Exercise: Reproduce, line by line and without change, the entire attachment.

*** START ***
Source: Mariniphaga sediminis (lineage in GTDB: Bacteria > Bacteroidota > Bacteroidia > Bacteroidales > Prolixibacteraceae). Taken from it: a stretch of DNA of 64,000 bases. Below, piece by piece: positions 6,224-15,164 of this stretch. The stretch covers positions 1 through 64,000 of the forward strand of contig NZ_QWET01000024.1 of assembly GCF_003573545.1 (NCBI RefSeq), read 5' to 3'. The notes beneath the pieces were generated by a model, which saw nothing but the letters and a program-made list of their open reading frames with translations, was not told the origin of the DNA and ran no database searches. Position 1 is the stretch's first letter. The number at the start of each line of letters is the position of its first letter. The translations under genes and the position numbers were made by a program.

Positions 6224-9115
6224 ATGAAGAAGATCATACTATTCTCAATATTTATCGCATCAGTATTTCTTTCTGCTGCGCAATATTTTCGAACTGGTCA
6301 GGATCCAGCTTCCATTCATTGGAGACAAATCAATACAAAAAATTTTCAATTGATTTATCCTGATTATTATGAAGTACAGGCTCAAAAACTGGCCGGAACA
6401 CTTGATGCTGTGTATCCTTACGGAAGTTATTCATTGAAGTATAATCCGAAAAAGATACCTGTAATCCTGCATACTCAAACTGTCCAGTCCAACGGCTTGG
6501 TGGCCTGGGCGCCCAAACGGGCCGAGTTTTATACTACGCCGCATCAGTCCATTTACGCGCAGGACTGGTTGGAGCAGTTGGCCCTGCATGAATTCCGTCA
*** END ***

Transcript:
Source: Mariniphaga sediminis (lineage in GTDB: Bacteria > Bacteroidota > Bacteroidia > Bacteroidales > Prolixibacteraceae). Taken from it: a stretch of DNA of 64,000 bases. Below, piece by piece: positions 6,224-15,164 of this stretch. The stretch covers positions 1 through 64,000 of the forward strand of contig NZ_QWET01000024.1 of assembly GCF_003573545.1 (NCBI RefSeq), read 5' to 3'. The notes beneath the pieces were generated by a model, which saw nothing but the letters and a program-made list of their open reading frames with translations, was not told the origin of the DNA and ran no database searches. Position 1 is the stretch's first letter. The number at the start of each line of letters is the position of its first letter. The translations under genes and the position numbers were made by a program.

Positions 6224-9115
6224 ATGAAGAAGATCATACTATTCTCAATATTTATCGCATCAGTATTTCTTTCTGCTGCGCAATATTTTCGAACTGGTCA
6301 GGATCCAGCTTCCATTCATTGGAGACAAATCAATACAAAAAATTTTCAATTGATTTATCCTGATTATTATGAAGTACAGGCTCAAAAACTGGCCGGAACA
6401 CTTGATGCTGTGTATCCTTACGGAAGTTATTCATTGAAGTATAATCCGAAAAAGATACCTGTAATCCTGCATACTCAAACTGTCCAGTCCAACGGCTTGG
6501 TGGCCTGGGCGCCCAAACGGGCCGAGTTTTATACTACGCCGCATCAGTCCATTTACGCGCAGGACTGGTTGGAGCAGTTGGCCCTGCATGAATTCCGTCA